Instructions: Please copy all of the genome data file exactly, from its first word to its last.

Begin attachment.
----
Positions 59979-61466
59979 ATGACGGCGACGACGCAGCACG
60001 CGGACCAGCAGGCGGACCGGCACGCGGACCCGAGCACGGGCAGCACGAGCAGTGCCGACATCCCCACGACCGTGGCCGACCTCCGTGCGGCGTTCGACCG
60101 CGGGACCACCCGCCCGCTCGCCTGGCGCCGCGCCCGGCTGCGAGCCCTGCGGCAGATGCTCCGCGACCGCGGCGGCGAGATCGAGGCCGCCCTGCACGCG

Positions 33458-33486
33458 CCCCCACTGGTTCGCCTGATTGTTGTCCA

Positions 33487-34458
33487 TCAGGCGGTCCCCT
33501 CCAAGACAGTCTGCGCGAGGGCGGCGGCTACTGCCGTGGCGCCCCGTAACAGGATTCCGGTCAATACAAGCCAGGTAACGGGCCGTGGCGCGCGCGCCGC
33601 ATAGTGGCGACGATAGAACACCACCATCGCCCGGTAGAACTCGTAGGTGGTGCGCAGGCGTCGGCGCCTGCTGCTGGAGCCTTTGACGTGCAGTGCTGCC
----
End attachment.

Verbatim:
Positions 59979-61466
59979 ATGACGGCGACGACGCAGCACG
60001 CGGACCAGCAGGCGGACCGGCACGCGGACCCGAGCACGGGCAGCACGAGCAGTGCCGACATCCCCACGACCGTGGCCGACCTCCGTGCGGCGTTCGACCG
60101 CGGGACCACCCGCCCGCTCGCCTGGCGCCGCGCCCGGCTGCGAGCCCTGCGGCAGATGCTCCGCGACCGCGGCGGCGAGATCGAGGCCGCCCTGCACGCG

Positions 33458-33486
33458 CCCCCACTGGTTCGCCTGATTGTTGTCCA

Positions 33487-34458
33487 TCAGGCGGTCCCCT
33501 CCAAGACAGTCTGCGCGAGGGCGGCGGCTACTGCCGTGGCGCCCCGTAACAGGATTCCGGTCAATACAAGCCAGGTAACGGGCCGTGGCGCGCGCGCCGC
33601 ATAGTGGCGACGATAGAACACCACCATCGCCCGGTAGAACTCGTAGGTGGTGCGCAGGCGTCGGCGCCTGCTGCTGGAGCCTTTGACGTGCAGTGCTGCC